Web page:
Donald Trump repeatedly called the Santa Fe High gunman "wacky" while speaking at a gathering of survivors and families, according to Rhonda Hart
The mother of a teenage girl killed earlier this month in a massacre at Santa Fe High School in Texas tells PEOPLE she challenged President Donald Trump‘s views on gun violence during his Thursday meeting with survivors of the mass shooting and families of the victims.
Trump, 71, repeatedly called the gunman “wacky” while speaking at the gathering, at a Houston military base, according to Rhonda Hart.
“He kept calling him [the shooter] this wacky kid who was wearing a wacky trench coat,” says Hart, whose 14-year-old daughter, Kimberly Vaughan, was fatally shot along with nine others in the May 18 attack in Galveston County.
At that point, Hart recalls, “I raised my hand and said, ‘I have something to say here. Let’s just get to the mental health part.’ “
She then explained that her daughter had anxiety, Asperger’s syndrome and attention-deficit/hyperactivity disorder and “took medicine daily.”
“I said, ‘[The shooter] might have been depressed, but he wasn’t wacky.’ But if that kid needed help, he needed to have proper access to it,” Hart says, “meaning you shouldn’t repeal the Affordable Care Act [one of Trump’s cardinal promises] and get them the help they need and take away the stigma of mental illness.”
She says she told Trump, “Mental illness needs to be addressed.”
“I said all that and he didn’t say anything,” she says. “He was just like, ‘Uhhhh …’ “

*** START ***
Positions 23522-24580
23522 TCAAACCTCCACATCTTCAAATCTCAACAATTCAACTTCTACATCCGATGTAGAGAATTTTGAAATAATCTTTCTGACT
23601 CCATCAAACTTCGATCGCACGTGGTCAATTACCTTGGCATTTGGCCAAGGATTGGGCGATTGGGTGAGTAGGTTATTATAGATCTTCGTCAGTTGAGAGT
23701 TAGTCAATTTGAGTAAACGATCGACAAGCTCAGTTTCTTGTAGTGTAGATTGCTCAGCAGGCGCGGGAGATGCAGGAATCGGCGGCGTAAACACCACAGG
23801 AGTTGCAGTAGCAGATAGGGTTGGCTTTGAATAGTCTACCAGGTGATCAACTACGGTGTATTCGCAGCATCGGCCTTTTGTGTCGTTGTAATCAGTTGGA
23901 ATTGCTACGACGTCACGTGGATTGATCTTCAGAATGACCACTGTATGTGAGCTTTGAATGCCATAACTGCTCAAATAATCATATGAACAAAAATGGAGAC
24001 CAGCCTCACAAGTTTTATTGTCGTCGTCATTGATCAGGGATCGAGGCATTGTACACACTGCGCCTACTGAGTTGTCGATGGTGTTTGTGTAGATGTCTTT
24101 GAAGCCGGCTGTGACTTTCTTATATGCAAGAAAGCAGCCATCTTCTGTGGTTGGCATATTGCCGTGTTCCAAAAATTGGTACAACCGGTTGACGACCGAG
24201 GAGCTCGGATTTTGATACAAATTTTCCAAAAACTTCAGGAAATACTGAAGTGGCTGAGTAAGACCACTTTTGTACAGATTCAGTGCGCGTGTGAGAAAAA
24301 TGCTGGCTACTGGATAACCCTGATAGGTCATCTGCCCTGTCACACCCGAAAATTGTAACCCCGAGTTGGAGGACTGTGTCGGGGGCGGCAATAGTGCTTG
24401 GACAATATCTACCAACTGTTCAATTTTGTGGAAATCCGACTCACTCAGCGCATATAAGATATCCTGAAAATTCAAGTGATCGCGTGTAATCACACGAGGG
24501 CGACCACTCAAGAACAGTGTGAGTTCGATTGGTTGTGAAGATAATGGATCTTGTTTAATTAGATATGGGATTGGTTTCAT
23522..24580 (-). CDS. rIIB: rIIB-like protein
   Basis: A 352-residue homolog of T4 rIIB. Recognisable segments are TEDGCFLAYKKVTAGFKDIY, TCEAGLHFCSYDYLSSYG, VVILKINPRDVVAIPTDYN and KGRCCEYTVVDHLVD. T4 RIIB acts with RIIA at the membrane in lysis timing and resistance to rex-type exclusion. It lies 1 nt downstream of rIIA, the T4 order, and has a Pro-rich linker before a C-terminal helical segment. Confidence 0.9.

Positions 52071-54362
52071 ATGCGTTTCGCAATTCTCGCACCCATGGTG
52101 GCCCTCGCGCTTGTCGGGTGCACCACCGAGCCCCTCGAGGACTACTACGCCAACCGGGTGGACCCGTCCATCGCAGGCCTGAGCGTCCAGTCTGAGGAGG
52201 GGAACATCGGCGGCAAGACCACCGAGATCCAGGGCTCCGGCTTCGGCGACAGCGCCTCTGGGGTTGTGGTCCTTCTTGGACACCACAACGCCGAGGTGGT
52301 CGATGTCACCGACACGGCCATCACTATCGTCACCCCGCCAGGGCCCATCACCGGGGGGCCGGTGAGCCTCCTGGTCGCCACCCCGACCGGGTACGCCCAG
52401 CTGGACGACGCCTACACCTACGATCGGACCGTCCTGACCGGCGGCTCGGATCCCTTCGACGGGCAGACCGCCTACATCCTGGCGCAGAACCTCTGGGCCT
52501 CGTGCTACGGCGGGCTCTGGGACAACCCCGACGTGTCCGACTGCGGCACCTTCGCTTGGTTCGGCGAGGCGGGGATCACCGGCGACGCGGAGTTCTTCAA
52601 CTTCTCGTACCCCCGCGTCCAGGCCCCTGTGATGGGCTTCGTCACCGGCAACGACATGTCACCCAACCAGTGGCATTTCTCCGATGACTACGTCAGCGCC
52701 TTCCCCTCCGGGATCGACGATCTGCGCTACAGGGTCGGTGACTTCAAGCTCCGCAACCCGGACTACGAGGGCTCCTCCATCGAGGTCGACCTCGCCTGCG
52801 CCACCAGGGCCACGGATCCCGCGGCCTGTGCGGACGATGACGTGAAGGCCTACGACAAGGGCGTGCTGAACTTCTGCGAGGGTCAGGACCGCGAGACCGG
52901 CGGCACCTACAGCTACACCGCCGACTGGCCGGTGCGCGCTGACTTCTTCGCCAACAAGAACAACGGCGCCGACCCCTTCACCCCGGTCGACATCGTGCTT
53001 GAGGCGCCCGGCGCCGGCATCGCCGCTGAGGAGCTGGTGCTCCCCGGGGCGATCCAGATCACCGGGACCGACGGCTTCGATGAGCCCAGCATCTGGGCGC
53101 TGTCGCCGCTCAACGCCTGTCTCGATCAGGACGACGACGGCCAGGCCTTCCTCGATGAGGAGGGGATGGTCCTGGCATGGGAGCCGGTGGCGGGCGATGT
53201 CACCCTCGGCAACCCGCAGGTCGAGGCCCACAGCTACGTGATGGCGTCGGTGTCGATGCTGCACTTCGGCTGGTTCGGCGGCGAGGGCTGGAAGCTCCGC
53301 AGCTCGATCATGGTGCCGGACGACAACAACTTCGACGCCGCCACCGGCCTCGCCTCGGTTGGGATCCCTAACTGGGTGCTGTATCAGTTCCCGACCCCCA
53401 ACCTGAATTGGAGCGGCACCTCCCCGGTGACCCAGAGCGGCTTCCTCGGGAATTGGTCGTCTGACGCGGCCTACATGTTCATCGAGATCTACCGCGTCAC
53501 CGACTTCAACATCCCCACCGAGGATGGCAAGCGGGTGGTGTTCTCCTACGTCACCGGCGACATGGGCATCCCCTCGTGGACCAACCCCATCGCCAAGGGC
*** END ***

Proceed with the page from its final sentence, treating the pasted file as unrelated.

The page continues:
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Trump’s meeting with the Santa Fe community — which Hart says was attended by Texas Gov. Greg Abbott and Sen. Ted Cruz, among other leaders — was not open to the press, though Hart described some of what was discussed with PEOPLE.
A White House spokesman did not immediately respond to a request for comment about Trump’s remarks or his interactions with Hart and other attendees.
“These events are very tragic whenever they happen. And you know, the president wants to extend his condolences and talk about the issue of school safety,” administration spokesman Raj Shah earlier said of the meeting, which lasted for more than an hour, according to the Associated Press.
“I think he [Trump] just, you know, he talks to families, he listens and he wants to learn,” Shah said.
After the meeting, Deputy Press Secretary Hogan Gidley reportedly described it as “very impactful” and “a very emotional time” but declined to discuss specifics, citing the privacy of the families.
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Hours after the Santa Fe mass shooting two weeks ago, Trump addressed the nation from the White House where he said, in part, “This has been going on too long in our country. Too many years. Too many decades now.”
He has created a school-safety commission, headed by Secretary of Education Betsy DeVos, but has not proposed new legislation, the AP reports.
Abbott, the Texas governor, this week released his own recommendations, according to the Dallas Morning News.
Hart, a 36-year-old bus driver, says she was “really shocked” at Trump’s preference for arming teachers as a solution to curb the regular mass shootings at schools across the country.
Hart says she is not in favor of arming teachers and told Trump and Abbott this, instead saying that she would prefer giving teachers pepper spray while possibly training military veterans to act as guards on campus.
When another parent objected to the effectiveness of using pepper spray against a shooter, Hart says, she “looked Trump straight in the eye and I said, ‘Mr. Trump, have you ever been sprayed with pepper spray?’ He didn’t answer.”
“I don’t think he liked me very much,” Hart says.
She has previously spoken to PEOPLE about how her daughter’s death motivated her to work to stop future shootings.
“All I want to say is that the wrong child left this world,” she said. “They say the squeaky wheel gets the grease. I want to be an advocate.”